Thursday, 28 February 2013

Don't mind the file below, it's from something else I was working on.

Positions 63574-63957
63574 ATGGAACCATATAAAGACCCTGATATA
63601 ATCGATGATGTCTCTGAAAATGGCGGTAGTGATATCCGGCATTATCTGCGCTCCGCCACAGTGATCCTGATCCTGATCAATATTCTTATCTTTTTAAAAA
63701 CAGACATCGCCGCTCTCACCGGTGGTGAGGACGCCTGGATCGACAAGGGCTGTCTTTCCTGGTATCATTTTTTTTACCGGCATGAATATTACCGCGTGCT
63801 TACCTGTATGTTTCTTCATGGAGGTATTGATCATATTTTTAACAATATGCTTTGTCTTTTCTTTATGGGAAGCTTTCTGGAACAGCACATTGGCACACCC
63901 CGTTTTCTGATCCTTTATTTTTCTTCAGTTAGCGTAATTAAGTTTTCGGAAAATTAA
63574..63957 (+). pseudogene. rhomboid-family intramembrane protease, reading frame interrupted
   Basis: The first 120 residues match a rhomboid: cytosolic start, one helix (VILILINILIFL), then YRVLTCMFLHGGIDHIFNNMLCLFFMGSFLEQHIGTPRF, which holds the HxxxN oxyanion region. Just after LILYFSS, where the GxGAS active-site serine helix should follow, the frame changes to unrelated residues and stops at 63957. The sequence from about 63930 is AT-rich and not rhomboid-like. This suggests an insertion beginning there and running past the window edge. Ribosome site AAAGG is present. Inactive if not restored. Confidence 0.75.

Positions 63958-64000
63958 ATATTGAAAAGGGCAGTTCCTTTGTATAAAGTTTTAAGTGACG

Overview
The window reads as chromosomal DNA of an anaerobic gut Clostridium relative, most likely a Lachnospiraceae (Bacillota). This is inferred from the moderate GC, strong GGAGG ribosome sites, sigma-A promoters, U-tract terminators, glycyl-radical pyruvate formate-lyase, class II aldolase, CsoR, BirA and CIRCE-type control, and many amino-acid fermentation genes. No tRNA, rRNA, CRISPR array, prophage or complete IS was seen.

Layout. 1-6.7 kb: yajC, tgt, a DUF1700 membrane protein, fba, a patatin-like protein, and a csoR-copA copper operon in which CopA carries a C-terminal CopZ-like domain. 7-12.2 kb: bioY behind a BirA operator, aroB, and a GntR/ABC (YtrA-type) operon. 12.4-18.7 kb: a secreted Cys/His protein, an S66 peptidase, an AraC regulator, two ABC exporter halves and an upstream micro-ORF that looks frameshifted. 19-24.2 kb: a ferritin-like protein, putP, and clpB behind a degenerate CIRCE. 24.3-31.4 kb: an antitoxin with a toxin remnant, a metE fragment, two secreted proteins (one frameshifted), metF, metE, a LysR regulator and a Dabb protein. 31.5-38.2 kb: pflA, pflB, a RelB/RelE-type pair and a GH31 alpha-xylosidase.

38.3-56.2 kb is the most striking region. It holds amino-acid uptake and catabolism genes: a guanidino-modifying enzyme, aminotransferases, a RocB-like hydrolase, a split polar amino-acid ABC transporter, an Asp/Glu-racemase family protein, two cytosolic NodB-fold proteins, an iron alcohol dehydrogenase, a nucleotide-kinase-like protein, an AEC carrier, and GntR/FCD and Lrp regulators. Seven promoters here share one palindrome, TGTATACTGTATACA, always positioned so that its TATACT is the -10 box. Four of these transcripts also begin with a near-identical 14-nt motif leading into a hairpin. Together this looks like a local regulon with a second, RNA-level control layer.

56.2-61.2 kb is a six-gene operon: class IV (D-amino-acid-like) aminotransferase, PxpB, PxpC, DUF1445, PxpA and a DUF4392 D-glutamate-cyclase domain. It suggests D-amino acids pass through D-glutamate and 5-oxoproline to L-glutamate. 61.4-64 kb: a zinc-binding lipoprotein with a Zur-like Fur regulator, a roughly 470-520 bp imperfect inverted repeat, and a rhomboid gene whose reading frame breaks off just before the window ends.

Humble Oil and Refining Co. was founded in 1911. The company would later consolidate with Standard Oil of New Jersey to become Exxon. Exxon U.S.A. traces its roots from the Humble Oil Company, in the town of Humble, Texas, which was chartered in Texas in February 1911 with a capital of $150,000 (raised to $300,000 in 1912). In order to develop a refinery adjacent to the Goose Creek Oil Field at Baytown, Texas, on which Humble was the primary operator, the company was reorganized in 1917 and incorporated on June 21 as the Humble Oil and Refining Company with a capitalization of $1 million based on 40,000 shares at $100 par value. The original company resulted from the collaboration of Ross S. Sterling and Walter Fondren, Sr. with Robert L. Blaffer, James Cooke Wilson, William Stamps Farish II, Harry Carothers Wiess, and others. In the new organization were merged the Paraffine Oil Company, Blaffer and Farish, Schulz Oil Company, Ardmore Oil Company, and Globe Refining Company. In February 1919, Humble doubled the number of shares authorized and sold 50 percent of its stock to Standard Oil Company of New Jersey. This initiated Humble's long-term connection with the company that eventually absorbed it as Exxon Company, U.S.A. Standard Oil of New Jersey was identified as the particular target of antitrust enforcers in Texas in the early decades of the twentieth century, and the corporation found it much easier to do business in the state through Humble, its partially owned but autonomously directed affiliate. In 1948 Humble had issued a total of eighteen million shares with a total capitalization of $475 million; Standard Oil Company of New Jersey owned 72 percent of the stock. In 1917 Humble had 217 wells and a daily crude oil production of about 9,000 barrels. The company's production was expanded steadily. It made large additions to its reserves in the 1930s and increased production during World War II in order to meet war needs. Humble became the largest domestic producer of crude oil during the war and continued in that position into the 1950s. In 1949 the company had a net production of 275,900 barrels (43,860 m3) daily of crude oil and 15,900 barrels (2,530 m3) daily of natural-gas liquids. At the end of 1949 the company was operating 9,928 wells.